by Christopher Olver, The Journalist’s Resource
May 16, 2011
Criticism of the U.S. entertainment industry often focuses on song lyrics, which some consider crude or violent. Whatever one’s opinion, whether such pop culture representations drive behavior or merely reflect public trends is open to question.
A 2011 study in the journal Psychology of Aesthetics, Creativity and the Arts, “Tuning in to Psychological Change: Linguistics and Emotions over Time in Popular U.S. Song Lyrics,” looks at how changes in pop-music lyrics correlated with changes in personality traits and emotions of the public at large. The study analyzed the lyrics of the Top 10 most popular songs in America from 1980 to 2007.
The study’s findings include:
- Based on the rate of first-person singular pronouns in lyrics, researchers concluded that songs have become more self-focused over the last 27 years. Additionally, words associated with social interaction and community values diminished over the same period.
- An analysis of song lyrics over the last three decades indicated that, overall, popular music has become more antisocial and angry.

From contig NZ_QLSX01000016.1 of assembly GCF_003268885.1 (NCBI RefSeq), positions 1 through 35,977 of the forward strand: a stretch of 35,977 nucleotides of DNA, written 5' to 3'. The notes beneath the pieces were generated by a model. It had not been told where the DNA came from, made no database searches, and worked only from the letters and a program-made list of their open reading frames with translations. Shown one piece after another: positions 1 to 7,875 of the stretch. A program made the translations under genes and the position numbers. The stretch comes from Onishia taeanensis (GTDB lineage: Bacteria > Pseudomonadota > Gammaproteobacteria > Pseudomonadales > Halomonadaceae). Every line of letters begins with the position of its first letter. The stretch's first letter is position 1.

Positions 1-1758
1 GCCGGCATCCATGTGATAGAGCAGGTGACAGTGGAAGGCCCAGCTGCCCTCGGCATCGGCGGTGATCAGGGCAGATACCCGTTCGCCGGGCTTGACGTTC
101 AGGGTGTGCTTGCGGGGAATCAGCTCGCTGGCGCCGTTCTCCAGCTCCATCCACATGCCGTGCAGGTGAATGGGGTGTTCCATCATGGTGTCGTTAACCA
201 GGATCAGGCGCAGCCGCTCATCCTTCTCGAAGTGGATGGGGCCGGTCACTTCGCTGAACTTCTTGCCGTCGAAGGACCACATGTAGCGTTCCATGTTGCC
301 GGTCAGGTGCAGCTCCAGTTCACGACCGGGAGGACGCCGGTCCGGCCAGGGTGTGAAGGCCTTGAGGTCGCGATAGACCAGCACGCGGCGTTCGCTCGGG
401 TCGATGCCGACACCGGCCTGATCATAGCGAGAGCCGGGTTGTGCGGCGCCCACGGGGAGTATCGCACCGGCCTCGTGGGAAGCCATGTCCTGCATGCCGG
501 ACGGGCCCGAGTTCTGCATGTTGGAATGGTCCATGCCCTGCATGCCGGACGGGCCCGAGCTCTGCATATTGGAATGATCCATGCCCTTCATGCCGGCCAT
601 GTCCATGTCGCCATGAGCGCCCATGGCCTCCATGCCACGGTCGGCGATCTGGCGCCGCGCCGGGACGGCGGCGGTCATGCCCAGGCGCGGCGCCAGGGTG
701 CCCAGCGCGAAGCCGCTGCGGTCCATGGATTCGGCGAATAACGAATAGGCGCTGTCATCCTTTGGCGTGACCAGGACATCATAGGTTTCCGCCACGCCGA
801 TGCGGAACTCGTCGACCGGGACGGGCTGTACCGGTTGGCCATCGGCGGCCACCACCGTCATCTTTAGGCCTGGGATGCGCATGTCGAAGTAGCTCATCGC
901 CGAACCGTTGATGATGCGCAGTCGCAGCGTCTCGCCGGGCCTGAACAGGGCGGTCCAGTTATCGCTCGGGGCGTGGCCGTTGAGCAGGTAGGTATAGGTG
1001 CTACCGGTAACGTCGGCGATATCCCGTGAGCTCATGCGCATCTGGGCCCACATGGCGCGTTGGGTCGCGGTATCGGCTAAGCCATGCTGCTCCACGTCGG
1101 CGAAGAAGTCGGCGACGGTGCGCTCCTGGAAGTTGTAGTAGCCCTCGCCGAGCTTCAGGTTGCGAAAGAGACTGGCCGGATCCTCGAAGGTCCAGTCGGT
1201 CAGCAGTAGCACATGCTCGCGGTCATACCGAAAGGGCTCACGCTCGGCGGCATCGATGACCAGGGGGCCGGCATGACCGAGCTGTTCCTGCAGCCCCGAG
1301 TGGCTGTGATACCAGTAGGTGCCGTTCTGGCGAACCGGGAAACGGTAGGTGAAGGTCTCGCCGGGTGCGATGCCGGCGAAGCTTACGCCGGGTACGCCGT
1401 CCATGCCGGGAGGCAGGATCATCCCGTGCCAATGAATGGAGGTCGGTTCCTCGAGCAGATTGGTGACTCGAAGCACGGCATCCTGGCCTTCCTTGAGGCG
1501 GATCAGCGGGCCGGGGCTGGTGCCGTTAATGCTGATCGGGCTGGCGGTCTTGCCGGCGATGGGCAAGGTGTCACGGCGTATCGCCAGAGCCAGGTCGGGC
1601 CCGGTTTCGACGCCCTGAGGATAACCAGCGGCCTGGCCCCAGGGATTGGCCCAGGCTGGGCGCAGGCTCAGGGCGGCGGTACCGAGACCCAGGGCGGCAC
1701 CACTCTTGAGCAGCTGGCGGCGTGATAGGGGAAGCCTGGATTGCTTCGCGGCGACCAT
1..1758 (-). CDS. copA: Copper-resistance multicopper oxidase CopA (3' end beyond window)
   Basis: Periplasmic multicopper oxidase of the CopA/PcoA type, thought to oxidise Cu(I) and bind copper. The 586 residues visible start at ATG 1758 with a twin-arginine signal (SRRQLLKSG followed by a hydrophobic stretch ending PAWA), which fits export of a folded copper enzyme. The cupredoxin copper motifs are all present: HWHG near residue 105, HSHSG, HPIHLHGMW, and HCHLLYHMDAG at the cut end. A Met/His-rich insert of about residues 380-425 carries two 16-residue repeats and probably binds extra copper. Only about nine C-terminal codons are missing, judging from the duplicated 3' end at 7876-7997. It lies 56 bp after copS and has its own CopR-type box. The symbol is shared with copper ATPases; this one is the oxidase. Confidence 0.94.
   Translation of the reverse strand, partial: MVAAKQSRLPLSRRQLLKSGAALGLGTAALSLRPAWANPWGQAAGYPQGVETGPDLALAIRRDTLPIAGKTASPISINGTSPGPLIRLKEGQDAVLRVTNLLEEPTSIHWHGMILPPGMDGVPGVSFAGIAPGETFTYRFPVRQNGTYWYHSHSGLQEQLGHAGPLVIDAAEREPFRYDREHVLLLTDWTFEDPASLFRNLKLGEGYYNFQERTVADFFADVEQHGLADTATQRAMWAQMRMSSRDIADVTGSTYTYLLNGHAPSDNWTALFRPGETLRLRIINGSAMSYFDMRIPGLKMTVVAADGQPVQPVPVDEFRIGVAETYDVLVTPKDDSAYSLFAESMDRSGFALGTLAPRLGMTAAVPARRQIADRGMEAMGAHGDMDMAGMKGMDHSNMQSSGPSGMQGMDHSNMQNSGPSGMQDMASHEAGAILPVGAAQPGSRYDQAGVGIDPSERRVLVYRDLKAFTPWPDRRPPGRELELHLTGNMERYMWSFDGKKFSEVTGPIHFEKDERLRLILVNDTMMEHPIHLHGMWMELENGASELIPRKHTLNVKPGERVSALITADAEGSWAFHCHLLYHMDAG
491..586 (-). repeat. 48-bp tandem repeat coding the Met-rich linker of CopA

- Societal rates of depression, loneliness and self-focus have increased in parallel with pop-music lyrics with similar themes.
The authors did not test how lyrics affect psychological states among individuals or groups. Instead, they sought to demonstrate that lyrics “changed over time similar to the increases in individualistic traits across the same time period in the U.S.” Therefore, they note, “simply tuning in to the most popular songs on the radio may provide people with increased understanding of their generation’s current psychological characteristics.”
Tags: arts, entertainment
SOURCE: Christopher Olver
VIA: The Journalist’s Resource
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